Blue Heron in flight

Tuesday, March 26, 2013

Quick descent.

I could almost feel the black cloud before I ever laid eyes on the man himself. He had some old ship paintings, probably from England, could I drive by and take a look? Evidently a neighbor had already bought a couple things.

I looked the man over once, couldn't help but smell the strong odor of booze at the rather early afternoon hour.

I tried to do an assessment of what he might have, perform the appropriate antique triage before I drove on out to the old place. I get calls every day like this, earlier this afternoon it was ceramic giraffes and that market is unfortunately on a sad decline. We all need to economize our steps these days. But you never know...

He pulled out a beautiful locket, an 18th century portrait of a Scottish navy man, an ancestral fore bearer.  A swath of hair lay in back of the heirloom. Couldn't bear the thought of prying such an item from a man, no matter how desperate.

We have to move quick, he said. I arched an eyebrow. The cops are coming. I asked for an explanation.

It's a long story. The family comes from South America. I married the wrong woman, an eastern european. Now she's gone. I had to drive back from the eastern seaboard because the game is almost up. I am losing the house to foreclosure and they are going to lock me out. Can you come today?

I made a dreadful and insensitive remark about it always seeming darkest before the shit really hits the fan.  I quickly got a sense that he was in no mood. He needed to duck out and try to get some food stamps. This guy was really on the skids.

Twenty minutes later I found his driveway, a nice part of town but a home quite gone to seed, the unkempt weeds threatening to capture and hide any semblance of civilization. I rang and rang and got no answer at the gate. Finally I called him on the phone number he gave me, almost expecting it to be suddenly disconnected.

Push the gate open. But don't let the dog out. He's old. I wound my way up the driveway, noticing the beautiful granite beds to the east, a perfect place for morteros. He met me at the car. Oh ya, there's plenty of them, walk right over.

I decided to inspect the contents of the house first. The wife was definitely gone, the place had the feel of a restless, single man. One who was in serious trouble.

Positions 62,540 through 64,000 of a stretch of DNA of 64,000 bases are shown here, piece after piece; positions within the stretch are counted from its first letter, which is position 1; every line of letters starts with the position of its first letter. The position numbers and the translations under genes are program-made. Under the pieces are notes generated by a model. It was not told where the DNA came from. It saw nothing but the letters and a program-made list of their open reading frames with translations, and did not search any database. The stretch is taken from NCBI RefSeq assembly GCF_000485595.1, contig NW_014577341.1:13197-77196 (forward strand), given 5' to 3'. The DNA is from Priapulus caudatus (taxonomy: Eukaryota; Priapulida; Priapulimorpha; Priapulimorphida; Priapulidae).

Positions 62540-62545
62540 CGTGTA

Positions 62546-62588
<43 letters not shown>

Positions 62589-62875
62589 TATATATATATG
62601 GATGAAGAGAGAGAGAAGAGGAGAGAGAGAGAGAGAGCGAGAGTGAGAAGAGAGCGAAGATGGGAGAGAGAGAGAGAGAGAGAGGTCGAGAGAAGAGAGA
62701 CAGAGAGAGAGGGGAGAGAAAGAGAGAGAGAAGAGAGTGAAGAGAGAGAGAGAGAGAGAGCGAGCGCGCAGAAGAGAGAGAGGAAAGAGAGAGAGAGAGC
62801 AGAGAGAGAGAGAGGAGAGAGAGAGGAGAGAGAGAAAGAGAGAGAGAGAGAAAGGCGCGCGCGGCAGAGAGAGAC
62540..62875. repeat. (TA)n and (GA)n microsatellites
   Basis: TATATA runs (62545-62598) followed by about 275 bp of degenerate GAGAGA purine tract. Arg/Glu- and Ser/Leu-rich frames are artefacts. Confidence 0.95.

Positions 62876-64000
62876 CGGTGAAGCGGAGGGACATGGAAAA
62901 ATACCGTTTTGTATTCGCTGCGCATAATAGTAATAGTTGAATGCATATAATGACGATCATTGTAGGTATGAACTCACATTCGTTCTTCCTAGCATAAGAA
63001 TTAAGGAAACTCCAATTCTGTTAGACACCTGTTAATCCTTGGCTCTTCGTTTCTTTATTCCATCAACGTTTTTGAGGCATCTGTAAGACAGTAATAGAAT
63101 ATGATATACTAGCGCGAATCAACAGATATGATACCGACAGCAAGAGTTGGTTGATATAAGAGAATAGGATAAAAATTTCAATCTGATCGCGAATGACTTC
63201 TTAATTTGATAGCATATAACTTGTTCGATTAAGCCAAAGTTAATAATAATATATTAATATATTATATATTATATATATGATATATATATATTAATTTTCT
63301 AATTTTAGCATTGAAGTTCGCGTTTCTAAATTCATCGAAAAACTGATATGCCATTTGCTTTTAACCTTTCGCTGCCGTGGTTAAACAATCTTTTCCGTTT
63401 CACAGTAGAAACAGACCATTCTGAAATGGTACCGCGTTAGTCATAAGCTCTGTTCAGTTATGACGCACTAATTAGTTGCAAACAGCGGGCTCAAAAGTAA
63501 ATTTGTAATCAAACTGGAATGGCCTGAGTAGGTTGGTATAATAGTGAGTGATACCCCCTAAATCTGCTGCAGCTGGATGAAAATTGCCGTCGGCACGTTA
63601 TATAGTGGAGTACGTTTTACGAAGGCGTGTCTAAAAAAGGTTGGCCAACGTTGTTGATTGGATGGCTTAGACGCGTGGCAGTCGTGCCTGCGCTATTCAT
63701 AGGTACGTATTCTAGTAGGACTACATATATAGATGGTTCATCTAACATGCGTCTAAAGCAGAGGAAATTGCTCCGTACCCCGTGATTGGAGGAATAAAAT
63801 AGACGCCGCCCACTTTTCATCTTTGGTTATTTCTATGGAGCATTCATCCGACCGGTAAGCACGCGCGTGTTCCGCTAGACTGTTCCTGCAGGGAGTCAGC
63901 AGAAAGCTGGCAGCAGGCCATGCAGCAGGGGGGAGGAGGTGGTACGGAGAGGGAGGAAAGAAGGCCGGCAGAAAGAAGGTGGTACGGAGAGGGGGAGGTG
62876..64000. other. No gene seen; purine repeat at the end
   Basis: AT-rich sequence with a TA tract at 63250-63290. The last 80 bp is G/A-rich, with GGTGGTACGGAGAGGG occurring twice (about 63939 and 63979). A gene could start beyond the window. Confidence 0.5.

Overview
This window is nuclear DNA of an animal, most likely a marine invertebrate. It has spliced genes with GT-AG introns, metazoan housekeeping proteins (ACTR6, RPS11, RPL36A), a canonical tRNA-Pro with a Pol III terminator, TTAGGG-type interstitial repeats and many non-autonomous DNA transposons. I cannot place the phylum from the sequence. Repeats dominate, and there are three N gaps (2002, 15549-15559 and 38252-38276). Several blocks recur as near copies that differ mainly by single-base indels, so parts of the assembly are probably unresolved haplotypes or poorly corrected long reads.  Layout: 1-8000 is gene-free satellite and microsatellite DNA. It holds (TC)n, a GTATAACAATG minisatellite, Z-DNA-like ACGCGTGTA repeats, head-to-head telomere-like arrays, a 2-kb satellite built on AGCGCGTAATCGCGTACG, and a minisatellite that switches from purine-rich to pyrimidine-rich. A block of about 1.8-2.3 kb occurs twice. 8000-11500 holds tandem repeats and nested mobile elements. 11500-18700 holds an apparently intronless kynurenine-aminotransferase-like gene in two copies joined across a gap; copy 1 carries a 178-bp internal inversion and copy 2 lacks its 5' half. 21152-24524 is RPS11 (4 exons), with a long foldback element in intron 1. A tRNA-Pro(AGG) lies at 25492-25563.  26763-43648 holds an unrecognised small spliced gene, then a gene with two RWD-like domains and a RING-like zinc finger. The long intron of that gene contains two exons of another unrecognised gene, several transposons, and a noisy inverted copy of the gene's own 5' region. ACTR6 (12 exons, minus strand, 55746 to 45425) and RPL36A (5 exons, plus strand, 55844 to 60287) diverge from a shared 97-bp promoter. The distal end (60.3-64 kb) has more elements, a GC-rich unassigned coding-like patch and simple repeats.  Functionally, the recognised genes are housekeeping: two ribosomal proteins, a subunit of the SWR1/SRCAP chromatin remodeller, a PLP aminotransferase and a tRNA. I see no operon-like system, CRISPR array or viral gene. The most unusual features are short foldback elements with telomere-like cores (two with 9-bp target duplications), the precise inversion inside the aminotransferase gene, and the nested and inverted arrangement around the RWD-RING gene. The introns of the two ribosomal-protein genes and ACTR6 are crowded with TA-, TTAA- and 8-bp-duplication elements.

The paintings of ships turned out to be near worthless colored etchings of ships, some auction company had picked most of the other bones clean. A few interesting books, nothing outstanding. His hand sifted through a pile of old foreign coins on the table, nothing looked promising.The Russian wife had left quite a few icons but nothing of any age or real merit.

I noticed some pretty posters on the wall, from the forties. That's my mother. I told him that she was very beautiful and she was. Started to make a crack about the child of such a woman surely needing therapy but thought better of it.

If you don't mind me asking, what exactly is your vocation sir, I asked?

I'd rather not answer. Let me just say international trade. I shut up and stopped the line of inquiry. Immediately thought of spycraft but quickly quelled the thought, what agency would ever consider employing a man that would allow himself to become this broken?

I noticed the big book from alcoholics anonymous on the shelf, right past the large budweiser bottle in my line of sight. Guess this one couldn't take the cure.

I didn't really know what to say. Promised to look up a few things. The reality is that he is already over the falls and beyond my help in saving. Don't think I can help this one.

I casually offered that as bad as it all seemed it would probably look great someday in his book.

He looked at me darkly.

I'm not writing a book.


Ken Seals said...

What a great story and interpretation of a life ending in less than the way most of us hope it will end.

Ken Seals said...

This would make a great short story that you could publish if fleshed out with more details of your character and line of work.
Naturally, I mean publish for $$ in a major literary rag.

grumpy said...

somehow Dylan's "The Drifter's Escape" comes to mind....